6. One of the genius of democracy is that whoever wins the majority of people will have voted for them. And will support them to the death, because most people won't admit they made a mistake. Its one reason I feel the way to 'win' in democracy is not to participate.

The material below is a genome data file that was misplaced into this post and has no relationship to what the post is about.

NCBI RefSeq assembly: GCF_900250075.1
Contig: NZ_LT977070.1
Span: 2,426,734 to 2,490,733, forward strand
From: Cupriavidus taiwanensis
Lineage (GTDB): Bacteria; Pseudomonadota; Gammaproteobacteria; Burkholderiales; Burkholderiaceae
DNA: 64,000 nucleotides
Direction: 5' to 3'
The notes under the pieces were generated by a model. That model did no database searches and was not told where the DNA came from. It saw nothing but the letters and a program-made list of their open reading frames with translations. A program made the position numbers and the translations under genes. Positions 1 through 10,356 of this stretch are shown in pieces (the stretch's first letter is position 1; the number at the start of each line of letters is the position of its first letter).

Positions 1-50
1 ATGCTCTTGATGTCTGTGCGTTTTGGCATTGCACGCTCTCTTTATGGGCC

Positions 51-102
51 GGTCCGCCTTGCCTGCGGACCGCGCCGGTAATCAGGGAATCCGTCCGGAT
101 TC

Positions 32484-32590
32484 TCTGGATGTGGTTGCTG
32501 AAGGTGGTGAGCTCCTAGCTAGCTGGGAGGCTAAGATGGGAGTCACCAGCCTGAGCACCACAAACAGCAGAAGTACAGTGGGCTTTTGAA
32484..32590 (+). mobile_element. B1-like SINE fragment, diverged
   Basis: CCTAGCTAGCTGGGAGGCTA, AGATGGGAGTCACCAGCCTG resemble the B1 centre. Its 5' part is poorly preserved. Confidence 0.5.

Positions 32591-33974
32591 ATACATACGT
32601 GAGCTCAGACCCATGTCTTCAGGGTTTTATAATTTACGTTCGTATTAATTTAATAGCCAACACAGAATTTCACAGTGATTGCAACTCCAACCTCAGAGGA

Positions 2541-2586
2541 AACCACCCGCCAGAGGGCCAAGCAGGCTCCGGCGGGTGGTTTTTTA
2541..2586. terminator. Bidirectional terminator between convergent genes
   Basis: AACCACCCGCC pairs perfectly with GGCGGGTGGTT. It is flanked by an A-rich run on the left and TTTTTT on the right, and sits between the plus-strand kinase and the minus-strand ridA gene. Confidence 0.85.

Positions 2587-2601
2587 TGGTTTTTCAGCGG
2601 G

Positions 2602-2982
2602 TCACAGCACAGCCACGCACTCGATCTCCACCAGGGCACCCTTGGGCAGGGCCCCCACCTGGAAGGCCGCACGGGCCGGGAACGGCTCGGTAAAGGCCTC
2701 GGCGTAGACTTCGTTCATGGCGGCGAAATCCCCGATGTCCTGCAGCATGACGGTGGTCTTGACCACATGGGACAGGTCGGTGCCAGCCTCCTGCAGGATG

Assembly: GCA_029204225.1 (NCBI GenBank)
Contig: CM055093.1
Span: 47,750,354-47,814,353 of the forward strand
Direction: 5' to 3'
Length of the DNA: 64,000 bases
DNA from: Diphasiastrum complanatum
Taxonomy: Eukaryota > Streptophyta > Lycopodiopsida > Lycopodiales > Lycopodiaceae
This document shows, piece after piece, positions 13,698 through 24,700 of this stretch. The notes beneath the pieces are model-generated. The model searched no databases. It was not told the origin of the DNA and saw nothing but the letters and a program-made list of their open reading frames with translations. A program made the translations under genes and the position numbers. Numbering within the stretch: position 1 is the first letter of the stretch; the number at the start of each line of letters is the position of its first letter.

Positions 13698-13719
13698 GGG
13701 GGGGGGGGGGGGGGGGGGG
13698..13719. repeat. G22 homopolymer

7. Imo if the man of the house can't easily support a family on his income alone he is not middle class. More like working poor. Imagine the shame in the Victorian era for a family who was considered middle class, that the wife had to go and work for another man for financial reasons. Of course there is some relativeness to these arguments. If 95% of the male population does not make enough to support a stay at home Mum.. and we are defining the middle class as anyone between the bottom 10% and the top 10% in income.. then its a moot point. But I notice we also look at other nations that are developing and note they have a rising middle class. Although the actual definition seems elusive. To this woman I would say what I say to young adults.. accept that you are poor. Realize this isn't your parent's country anymore. This is a hard land, you have to fight if you want to make it out of poverty.. most will never make it out.